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It’s five minutes before your talk begins. You’ve prepared a great speech, worked out all the issues and practiced it several times. But for some bizarre reason, you still feel a bit nervous. Is something wrong?
These feelings are perfectly normal – many seasoned speakers still feel a bit nervous before a big speech. It’s your mind’s way of reminding you that you’ve got something important coming up. Nervous energy is a good thing; it helps keep us on our toes.
Have you ever done a presentation with other people? In school, these are often known as group presentations but they also happen frequently in adulthood – a handful of people give a talk with each one doing a part of the presentation.
The Public Speaking and Presentation Skills Blog Carnival is finally here. If you blog about public speaking, then this is a great opportunity for you to promote your blog to others interested in public speaking. We’re looking for articles in the following categories:
- Public Speaking Tips
- Presentation Skills Advice
- Tips to make money as a speaker
- Tips, advice and suggestions for Toastmasters members
- PowerPoint tips and tricks
If you’d like to submit an article, visit the carnival page on blog carnival.
The creative mind is our most powerful asset – I just wish it would cooperate more when I’m trying to come up with fresh material for speeches, articles and blog posts. So when my trusty mind is not cooperating, I look for inspiration elsewhere.
Here are my favorite sources for getting ideas for topics to speak (or write) about:
Visiting the various news service websites for stories that can inspire a speech:
When you speak to groups regularly, you’ll come across a hostile audience every now and then. Now hostile is a bit of an extreme word to describe a non-reactive audience. Sometimes the audience is sleepy, bored, not paying attention or simply disinterested.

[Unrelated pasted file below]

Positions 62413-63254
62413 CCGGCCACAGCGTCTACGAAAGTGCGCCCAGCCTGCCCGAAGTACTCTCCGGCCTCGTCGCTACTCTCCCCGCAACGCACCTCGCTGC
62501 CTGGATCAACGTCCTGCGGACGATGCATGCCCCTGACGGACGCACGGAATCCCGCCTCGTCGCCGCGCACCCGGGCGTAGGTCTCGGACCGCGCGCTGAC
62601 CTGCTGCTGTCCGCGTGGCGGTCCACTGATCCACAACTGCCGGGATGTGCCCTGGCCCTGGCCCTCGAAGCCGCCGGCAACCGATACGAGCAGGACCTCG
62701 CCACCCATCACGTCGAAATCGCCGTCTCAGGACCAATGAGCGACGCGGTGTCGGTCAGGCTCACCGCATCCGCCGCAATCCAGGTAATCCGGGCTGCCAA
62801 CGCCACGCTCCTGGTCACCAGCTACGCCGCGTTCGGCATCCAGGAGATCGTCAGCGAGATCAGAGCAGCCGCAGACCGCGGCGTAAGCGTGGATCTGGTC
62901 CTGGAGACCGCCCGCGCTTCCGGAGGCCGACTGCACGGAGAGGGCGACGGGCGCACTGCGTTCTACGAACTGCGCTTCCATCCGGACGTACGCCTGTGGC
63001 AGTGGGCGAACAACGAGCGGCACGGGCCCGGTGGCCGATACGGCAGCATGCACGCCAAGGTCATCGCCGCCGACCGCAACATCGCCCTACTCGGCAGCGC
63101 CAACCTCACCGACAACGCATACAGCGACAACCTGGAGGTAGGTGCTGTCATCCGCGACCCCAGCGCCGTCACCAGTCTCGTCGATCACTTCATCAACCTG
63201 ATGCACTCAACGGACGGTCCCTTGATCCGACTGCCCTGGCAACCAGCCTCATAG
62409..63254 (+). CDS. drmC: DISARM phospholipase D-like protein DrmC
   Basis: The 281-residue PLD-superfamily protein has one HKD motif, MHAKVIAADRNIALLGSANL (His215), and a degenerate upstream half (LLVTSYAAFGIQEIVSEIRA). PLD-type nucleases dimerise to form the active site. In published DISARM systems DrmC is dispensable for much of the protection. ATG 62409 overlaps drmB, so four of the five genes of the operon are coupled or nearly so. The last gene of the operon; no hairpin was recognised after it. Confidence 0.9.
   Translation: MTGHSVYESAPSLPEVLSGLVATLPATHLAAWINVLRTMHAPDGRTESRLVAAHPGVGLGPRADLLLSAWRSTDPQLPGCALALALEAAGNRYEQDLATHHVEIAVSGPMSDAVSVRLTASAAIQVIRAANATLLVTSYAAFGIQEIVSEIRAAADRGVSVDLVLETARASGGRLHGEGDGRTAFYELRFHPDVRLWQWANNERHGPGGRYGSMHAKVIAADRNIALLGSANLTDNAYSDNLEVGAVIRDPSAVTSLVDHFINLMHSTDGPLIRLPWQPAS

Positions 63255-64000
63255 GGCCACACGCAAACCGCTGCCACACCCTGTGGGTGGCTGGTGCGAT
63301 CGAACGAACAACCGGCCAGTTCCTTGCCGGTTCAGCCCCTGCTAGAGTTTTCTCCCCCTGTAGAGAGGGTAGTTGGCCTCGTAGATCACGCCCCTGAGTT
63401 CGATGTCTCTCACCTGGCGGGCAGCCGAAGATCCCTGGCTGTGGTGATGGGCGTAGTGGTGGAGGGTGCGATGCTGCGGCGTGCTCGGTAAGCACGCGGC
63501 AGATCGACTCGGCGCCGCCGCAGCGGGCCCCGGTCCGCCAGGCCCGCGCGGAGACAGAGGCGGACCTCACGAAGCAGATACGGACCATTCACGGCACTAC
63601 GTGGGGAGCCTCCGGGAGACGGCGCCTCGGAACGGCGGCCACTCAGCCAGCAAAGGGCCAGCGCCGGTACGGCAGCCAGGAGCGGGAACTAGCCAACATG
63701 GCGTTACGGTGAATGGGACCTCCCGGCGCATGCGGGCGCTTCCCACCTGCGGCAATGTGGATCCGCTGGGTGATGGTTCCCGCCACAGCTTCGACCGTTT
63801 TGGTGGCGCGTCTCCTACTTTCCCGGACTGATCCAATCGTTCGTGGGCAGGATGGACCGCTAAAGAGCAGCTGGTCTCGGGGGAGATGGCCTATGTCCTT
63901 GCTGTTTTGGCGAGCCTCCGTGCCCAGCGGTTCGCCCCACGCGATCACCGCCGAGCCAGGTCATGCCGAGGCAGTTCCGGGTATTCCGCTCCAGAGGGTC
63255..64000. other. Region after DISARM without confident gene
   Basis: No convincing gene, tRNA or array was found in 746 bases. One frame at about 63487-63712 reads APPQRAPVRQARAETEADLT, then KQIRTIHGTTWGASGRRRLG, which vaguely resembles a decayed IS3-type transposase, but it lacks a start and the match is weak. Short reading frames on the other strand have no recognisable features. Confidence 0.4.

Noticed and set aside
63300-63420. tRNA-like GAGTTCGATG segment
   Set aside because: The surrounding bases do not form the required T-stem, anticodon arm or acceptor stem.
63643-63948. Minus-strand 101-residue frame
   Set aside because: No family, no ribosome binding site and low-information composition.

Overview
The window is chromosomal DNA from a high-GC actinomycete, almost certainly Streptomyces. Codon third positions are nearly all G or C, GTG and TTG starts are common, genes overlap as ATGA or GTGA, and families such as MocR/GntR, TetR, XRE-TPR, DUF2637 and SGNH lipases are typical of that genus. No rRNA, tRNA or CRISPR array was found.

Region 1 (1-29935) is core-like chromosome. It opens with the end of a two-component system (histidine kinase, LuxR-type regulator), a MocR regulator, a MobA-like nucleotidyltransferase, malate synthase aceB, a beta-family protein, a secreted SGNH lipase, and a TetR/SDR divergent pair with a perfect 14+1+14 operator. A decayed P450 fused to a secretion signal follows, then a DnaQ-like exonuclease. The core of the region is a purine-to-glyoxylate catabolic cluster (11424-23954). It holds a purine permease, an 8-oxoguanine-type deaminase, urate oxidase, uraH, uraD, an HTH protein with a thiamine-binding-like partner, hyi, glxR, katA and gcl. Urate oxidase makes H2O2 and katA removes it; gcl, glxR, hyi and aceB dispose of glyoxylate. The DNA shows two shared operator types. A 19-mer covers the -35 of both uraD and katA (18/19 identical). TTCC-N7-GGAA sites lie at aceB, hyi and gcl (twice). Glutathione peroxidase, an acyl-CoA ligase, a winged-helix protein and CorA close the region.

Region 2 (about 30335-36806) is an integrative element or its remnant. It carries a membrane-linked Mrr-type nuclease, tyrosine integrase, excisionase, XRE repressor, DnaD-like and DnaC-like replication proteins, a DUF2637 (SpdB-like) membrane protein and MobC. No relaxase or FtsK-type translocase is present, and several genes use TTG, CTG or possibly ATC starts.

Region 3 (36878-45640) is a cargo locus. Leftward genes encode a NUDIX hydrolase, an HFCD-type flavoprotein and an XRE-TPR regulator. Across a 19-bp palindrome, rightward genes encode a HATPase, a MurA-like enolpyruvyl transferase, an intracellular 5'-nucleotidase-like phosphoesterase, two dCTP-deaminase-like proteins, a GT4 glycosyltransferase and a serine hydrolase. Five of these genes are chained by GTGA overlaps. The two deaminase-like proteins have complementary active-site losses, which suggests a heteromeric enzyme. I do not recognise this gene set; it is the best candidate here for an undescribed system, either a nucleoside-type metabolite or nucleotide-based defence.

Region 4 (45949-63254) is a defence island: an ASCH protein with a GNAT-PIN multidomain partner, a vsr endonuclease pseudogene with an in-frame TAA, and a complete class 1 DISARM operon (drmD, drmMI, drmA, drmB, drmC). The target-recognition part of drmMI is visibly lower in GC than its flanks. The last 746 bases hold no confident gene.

In this three part series, we’ll discuss what makes an audience hostile, some steps you can take to keep an audience from getting hostile and what you can do when you’re facing a hostile audiene.
So let’s start with what makes an audience hostile:
A number of things can cause an audience to get hostile. These things include:
A common obstacle that many people who speak face is being able to speak clearly. This is more of an issue for those who speak infrequently as opposed to those who speak regularly – those in the former category are often unaware of the issue.
You can have a well written speech, practice it until you know it cold and then deliver it with confidence. But if your audience can’t understand what you’re saying, it’ll have minimal impact. You’ve probably seen speakers like this. So what are some of the things that can interfere with the clarity of your speech and what can you do about it? Let’s start with some of the reasons an audience doesn’t understand your talk:
No one wants to deliver a boring speech so it probably comes as no surprise that one of the biggest challenges related to public speaking is to make a speech or presentation more interesting. Each time I teach my “Overcome your fear of public speaking” class, “boring the audience” is one of the things attendees share that they fear most.
The good news is that there are a few ways to make a speech more interesting and they simply require a little extra planning up front. So let’s look at three things we can do to make a speech more interesting.
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Please take a look at my latest e-book, "The Ultimate Guide to Effective Theme Meetings." This 62 page e-book contains tips as well as 10 ready to use theme meeting kits. Each kit contains everything from the invitation to planning the food & decor to enough table topics for up to 30 participants. And if you act fast, you can get it while it's still on sale.
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- Regal on Do You Need to Join the National Speakers Association to Be a Succesful Paid Speaker?